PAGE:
• Saxon Broken says:

          No worse than the “Beatles Nights” the RLPO does…

  • Daphne Badger says:

    Bit of a step up for him…

    • Alex Davies says:

      Seriously? Unless he plans to do something pretty revolutionary with the RPO I can only see this as a most surprising move. The RLPO surely offers many much more interesting opportunities for serious music making. I could see him making the move if he’d been invited to take over the LPO or the Philharmonia, but but not the RPO.

  • John says:

    I’d say step down. I’m actually quite surprised that VP has taken on the RPO

  • Daphne Badger says:

    Maybe he likes a challenge…?

    • John says:

      Yes maybe. And I hope he succeeds. But I would have thought that he’s been around a bit too long to be taking on such a challenge. From Liverpool, Oslo to RPO. Hmmmm

  • Blyth H. says:


    So the once sleeping giant of the Classical World (with the most famous name in the U.K) now has a new young World Class conductor!

    There is no reason these days why The R.P.O can’t be both High Art and massively commercially successful!!

    He’s to more chart topping albums, being the most inclusive, wide reaching orchestra in the world and also to high quality repertoire to keep the critics happy!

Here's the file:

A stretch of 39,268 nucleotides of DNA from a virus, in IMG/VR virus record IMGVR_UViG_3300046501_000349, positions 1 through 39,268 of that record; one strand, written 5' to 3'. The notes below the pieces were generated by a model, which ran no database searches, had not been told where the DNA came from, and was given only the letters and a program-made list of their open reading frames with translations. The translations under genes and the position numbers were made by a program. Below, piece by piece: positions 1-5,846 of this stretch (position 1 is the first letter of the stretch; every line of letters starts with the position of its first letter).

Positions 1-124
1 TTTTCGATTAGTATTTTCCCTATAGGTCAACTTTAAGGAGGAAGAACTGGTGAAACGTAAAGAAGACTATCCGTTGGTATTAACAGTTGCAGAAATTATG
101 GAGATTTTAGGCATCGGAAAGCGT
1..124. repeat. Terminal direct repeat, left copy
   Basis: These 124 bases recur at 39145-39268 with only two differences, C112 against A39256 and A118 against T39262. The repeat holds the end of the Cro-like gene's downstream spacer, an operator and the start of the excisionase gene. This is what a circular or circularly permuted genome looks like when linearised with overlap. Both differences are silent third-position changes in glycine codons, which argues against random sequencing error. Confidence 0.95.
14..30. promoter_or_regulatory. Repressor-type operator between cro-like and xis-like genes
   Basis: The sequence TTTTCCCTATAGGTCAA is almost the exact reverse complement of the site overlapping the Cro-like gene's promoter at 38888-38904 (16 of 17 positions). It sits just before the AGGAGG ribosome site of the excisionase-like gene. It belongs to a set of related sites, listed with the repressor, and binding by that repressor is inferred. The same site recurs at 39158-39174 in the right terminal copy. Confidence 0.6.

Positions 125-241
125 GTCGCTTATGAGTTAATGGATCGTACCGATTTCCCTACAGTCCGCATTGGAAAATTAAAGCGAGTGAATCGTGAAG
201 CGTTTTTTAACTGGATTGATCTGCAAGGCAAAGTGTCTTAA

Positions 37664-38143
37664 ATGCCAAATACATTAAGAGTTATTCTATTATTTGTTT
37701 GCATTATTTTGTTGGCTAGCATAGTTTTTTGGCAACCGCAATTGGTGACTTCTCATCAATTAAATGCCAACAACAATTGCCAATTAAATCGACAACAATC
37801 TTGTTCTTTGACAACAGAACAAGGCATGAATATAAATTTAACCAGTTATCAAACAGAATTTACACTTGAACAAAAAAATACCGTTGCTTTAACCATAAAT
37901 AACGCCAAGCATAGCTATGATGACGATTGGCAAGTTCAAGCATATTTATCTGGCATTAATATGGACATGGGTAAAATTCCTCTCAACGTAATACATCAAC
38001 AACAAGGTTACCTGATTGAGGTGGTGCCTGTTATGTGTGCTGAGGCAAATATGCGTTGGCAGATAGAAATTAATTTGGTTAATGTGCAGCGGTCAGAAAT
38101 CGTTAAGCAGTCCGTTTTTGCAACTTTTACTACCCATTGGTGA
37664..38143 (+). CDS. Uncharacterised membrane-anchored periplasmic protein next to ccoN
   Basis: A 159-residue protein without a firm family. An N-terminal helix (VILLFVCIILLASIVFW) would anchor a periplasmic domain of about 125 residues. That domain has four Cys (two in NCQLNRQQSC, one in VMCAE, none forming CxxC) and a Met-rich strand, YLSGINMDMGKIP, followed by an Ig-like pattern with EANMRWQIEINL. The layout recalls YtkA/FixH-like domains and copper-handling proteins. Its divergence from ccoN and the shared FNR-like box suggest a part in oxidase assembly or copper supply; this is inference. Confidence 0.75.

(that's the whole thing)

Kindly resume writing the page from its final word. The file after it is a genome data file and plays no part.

Congratulations to it and it’s new conductor!

    • Alex Davies says:

      The RPO the most famous name in the UK? To be perfectly honest, the RPO rarely has cause to enter my consciousness. The orchestras I listen to most frequently are probably, more or less in this order, the LPO, Philharmonia, Royal Opera House, Orchestra of the Age of Enlightenment, Academy of Ancient Music, LSO, BBCSO. Outside of London-based orchestras, I’d probably have said that the RLPO was the best and most interesting, if only because I am old enough to remember the Pešek years when the RLPO became one of the foremost interpreters of Czech repertoire (perhaps surpassed only by the Czech orchestras themselves).